Healthcare Consumerism

 

Over the past decade, patients have taken a more active role in educating themselves and directly managing their own health. And with more than 80 percent of consumers now researching their healthcare options, new technologies provide consumers new ways to engage in their own healthy living and in managing certain conditions. In other words, technology is empowering consumers to take control of their health. 

The healthcare consumer

In the era of digital technology, consumerism in healthcare means patients demand the same kind of seamless digital experience they get when dealing with other service-oriented industries. The idea of healthcare consumerism is to empower patients so that they are involved in their healthcare decisions throughout every step of the patient journey. As informed consumerism rises, health systems will need to shift how they attract, engage, and treat new patients. Digital health tools must be a priority for health systems of all sizes. As noted in the image below, large health systems are more likely to say that patient-facing tools are critical or high priority. 

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The health industry’s appetite for data has grown beyond medical histories. In the most recent PricewaterhouseCoopers (PwC) report on top health industry issues of 2020, healthcare consumerism and incorporating digital health into organizational strategies are two big areas of focus for healthcare organizations. In 2020, healthcare organizations will make strategic deals not simply to grow larger but to expand into new identities with platforms anchored in value, innovation, customer experience, and population health. There’s now a better understanding that digital and analytics technologies have the potential to predict health needs and engage systematically with consumers in real-time.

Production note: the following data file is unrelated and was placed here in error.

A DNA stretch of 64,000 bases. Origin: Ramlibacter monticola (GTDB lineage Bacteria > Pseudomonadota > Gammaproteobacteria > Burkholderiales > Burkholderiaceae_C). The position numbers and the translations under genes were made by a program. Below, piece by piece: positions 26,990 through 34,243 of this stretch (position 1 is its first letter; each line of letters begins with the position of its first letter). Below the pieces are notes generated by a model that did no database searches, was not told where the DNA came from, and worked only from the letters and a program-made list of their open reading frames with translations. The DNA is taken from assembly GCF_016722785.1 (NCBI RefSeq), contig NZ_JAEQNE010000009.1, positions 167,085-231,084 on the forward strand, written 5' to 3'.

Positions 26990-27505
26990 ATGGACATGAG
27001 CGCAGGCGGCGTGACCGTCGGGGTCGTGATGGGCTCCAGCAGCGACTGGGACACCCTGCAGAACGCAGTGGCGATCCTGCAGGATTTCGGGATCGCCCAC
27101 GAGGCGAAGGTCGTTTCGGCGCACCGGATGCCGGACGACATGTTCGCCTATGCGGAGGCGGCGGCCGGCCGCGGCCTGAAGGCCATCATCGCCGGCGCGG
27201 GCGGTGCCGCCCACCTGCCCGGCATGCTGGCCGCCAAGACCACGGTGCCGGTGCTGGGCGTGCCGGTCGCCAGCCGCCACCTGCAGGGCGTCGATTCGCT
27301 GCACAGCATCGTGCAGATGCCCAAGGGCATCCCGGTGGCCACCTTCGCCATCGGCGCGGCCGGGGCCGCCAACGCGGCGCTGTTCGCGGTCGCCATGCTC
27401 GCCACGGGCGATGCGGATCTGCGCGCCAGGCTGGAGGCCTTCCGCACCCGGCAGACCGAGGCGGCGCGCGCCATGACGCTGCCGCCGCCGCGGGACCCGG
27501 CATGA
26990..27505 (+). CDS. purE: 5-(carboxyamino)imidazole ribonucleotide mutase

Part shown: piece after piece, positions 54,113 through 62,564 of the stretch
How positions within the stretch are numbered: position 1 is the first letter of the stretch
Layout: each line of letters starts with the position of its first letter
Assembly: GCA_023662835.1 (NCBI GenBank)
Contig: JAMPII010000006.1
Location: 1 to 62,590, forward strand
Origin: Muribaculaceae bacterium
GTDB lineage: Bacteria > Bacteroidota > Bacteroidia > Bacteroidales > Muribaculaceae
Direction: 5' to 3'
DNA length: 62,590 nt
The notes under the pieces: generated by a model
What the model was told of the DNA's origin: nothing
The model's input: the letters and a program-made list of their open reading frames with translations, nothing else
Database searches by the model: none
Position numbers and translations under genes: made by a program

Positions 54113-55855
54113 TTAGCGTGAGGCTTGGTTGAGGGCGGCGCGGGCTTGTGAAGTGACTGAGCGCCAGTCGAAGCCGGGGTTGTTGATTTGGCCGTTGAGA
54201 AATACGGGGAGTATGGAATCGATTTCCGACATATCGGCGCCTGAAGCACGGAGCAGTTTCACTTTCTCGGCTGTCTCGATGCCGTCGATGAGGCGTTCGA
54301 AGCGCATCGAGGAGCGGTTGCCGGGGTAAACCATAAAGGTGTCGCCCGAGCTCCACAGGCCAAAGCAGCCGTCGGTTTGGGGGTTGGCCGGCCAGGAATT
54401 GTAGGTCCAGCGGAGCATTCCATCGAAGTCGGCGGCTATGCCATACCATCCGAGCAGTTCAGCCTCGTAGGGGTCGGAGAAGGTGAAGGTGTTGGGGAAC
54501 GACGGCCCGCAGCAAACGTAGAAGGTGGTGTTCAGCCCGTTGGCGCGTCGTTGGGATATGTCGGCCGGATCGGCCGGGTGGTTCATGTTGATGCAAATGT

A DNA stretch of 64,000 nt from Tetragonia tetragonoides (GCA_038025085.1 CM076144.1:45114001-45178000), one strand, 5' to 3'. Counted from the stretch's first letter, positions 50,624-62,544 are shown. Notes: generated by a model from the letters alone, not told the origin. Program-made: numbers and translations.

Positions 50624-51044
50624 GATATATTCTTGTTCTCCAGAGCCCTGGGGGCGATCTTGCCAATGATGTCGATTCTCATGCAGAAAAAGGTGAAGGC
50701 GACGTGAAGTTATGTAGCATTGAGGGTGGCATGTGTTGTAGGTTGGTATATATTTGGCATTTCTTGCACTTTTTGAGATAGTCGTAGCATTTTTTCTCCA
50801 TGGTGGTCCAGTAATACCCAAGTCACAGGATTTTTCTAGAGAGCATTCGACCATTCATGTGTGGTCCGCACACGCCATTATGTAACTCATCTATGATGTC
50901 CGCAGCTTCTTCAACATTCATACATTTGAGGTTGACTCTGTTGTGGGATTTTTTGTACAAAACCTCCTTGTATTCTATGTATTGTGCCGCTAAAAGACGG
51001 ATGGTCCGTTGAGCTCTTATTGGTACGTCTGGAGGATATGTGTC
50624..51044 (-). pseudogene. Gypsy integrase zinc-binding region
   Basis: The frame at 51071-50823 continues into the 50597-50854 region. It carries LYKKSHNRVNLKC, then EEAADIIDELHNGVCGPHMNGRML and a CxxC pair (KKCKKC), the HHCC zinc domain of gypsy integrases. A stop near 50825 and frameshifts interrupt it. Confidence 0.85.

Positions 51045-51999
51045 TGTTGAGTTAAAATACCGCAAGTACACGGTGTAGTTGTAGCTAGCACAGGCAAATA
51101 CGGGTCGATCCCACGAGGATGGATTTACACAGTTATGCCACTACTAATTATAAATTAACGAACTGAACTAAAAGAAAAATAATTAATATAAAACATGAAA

Patients now assume they’ll have the same digital experience in healthcare that they get everywhere else in their lives, and they’re dissatisfied when we don’t deliver.  –  Katie Scott, Vice President of Digital Strategy and Innovation, UPMC Enterprises

Below we will review a few examples of technology and retail companies that have been driven into the healthcare industry with the help of consumerism. Covered organizations include Uber Health, Lyft, Unite Us, Walmart Health, and Amazon.

Uber Health

Uber Health has been working with healthcare organizations to get patients where they need to be – mapping out pain points in the non-emergency medical transportation patient experience and focusing on creating new features to help ensure that all healthcare riders can get to and from their appointments without stress or anxiety. This patient-centric focus drove Uber Health to announce new features to allow drivers and coordinators to stay connected and deliver a more seamless rider experience.

The highlighted new features include designated pickup spotsdirect driver messagingmultilingual notificationsscheduling for landline users, and location sharing, auto re-ordering, and round trips capabilities. In the March 2020 press release, Uber Health stated that ultimately, this new experience will help ensure that patients can get to their appointments reliably, caregivers can focus on providing the best care possible, and healthcare organizations can reinvest their resources back into their businesses and increase their impact.